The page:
The South Asia Materials Project (SAMP) at the Center for Research Libraries is an amazing collection of political sources. It’s particularly useful for the colonial period, but also has some interesting stuff on the post-independence period (especially in India).
For grad students looking for things to study, I suggest wandering the microfilms of these collections (hyperlinks below to PDF guides):
Confidential Publications and Home Political Files – lots from the Indian press as monitored by the British.
Documentation of Emergency Period in India (June 1975 – March 1977) – various correspondences and documents, including among underground activists, political prisoners, from the wildly under-studied Emergency.
Indian Proscribed Tracts, 1907-1947 (note: there is a 1954 Naga tract in here, so 1947 seems like a fuzzy end-date)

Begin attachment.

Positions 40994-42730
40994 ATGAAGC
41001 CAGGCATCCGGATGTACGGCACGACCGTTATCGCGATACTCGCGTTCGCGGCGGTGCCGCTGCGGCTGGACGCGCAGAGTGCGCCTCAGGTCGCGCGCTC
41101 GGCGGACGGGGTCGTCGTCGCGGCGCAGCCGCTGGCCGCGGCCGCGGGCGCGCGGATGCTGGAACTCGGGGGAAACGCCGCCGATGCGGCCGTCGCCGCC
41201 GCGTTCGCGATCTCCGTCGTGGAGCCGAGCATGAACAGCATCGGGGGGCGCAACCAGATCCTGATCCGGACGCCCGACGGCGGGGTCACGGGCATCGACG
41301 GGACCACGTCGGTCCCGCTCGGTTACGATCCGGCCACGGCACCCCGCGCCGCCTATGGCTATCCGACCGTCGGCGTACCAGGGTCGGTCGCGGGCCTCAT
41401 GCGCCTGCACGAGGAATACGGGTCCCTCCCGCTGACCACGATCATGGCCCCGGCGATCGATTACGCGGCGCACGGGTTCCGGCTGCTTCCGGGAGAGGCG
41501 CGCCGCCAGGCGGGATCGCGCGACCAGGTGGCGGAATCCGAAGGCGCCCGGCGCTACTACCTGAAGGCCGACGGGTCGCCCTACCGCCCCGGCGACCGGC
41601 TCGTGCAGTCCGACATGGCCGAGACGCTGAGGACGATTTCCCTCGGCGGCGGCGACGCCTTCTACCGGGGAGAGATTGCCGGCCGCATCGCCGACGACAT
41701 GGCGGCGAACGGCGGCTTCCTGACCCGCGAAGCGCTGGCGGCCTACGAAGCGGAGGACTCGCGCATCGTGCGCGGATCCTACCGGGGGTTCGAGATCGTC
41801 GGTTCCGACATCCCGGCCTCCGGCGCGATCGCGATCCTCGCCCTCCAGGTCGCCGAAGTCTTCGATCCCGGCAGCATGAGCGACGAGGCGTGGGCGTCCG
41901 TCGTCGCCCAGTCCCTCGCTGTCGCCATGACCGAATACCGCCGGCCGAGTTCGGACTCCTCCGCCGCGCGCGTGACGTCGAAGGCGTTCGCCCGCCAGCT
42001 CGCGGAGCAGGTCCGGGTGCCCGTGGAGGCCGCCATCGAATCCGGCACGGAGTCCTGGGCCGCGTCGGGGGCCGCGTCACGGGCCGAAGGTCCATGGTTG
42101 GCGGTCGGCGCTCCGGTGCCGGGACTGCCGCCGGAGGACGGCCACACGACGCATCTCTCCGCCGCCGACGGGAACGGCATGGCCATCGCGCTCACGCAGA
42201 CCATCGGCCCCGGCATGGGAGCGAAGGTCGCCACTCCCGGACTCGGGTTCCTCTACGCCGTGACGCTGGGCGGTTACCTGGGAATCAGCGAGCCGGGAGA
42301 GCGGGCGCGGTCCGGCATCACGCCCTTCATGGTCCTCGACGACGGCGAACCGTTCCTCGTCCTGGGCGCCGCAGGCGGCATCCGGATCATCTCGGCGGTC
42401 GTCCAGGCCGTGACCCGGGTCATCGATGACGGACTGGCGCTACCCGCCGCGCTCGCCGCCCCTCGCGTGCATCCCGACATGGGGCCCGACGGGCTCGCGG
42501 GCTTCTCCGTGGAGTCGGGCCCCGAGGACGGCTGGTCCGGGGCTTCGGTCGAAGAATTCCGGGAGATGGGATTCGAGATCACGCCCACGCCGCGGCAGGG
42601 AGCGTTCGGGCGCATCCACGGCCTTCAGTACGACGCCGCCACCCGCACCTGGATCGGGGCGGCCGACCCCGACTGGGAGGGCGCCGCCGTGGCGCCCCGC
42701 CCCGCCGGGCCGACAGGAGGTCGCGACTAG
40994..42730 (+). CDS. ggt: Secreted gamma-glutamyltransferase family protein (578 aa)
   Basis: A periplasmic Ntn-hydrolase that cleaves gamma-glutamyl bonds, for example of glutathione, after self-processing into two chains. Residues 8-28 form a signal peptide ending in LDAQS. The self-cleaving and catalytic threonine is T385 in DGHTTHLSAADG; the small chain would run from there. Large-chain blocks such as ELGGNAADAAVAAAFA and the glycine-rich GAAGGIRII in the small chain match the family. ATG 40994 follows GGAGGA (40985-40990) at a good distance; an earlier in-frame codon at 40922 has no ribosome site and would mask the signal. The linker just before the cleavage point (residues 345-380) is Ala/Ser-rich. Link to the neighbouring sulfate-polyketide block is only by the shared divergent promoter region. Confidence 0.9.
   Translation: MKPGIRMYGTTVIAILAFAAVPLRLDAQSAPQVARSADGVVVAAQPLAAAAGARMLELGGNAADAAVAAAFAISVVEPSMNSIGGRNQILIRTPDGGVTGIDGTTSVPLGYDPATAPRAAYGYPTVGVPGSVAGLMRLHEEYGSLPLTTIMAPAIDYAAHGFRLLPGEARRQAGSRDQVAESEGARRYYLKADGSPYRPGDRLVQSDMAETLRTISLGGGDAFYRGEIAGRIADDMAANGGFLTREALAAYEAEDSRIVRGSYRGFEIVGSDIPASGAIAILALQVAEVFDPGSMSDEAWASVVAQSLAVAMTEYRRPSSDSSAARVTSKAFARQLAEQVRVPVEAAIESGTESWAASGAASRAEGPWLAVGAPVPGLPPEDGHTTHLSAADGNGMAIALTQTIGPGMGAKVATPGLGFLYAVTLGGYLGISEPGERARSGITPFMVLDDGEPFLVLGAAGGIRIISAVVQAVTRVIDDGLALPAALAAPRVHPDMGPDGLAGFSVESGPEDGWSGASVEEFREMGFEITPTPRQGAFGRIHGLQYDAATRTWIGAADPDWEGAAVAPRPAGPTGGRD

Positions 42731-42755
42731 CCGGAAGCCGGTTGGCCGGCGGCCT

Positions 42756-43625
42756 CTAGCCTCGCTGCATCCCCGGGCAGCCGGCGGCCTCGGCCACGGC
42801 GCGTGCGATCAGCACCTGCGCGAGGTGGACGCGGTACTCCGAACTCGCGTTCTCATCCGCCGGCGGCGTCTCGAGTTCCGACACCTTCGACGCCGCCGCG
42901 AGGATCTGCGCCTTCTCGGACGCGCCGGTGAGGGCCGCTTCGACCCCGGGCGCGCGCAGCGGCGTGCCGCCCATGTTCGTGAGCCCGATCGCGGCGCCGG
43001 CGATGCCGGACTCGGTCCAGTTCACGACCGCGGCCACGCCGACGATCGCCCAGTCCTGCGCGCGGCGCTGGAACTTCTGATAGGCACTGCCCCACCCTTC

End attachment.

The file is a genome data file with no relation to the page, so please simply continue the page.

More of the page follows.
And, above all, the Norman Gerald Barrier collection of South Asian political tracts. This collection is most interesting to me because 1) it is mostly post-1947 and 2) it sheds light on the full spectrum of parties, movements, and intellectual currents in post-colonial India, moving beyond the historian’s focus on the colonial era and the political scientist’s obsession with the Congress and mainstream electoral politics. It has documents by and about socialists, communists, the Indian right (in both its Hindutva and Swatantra strands), separatists, activists, and provincial politicians, plus of course the Congress and its rivals.
Microfilm is terribly old-fashioned, but there is amazing stuff in the SAMP, and I hope it gets more use from scholars of contemporary South Asia.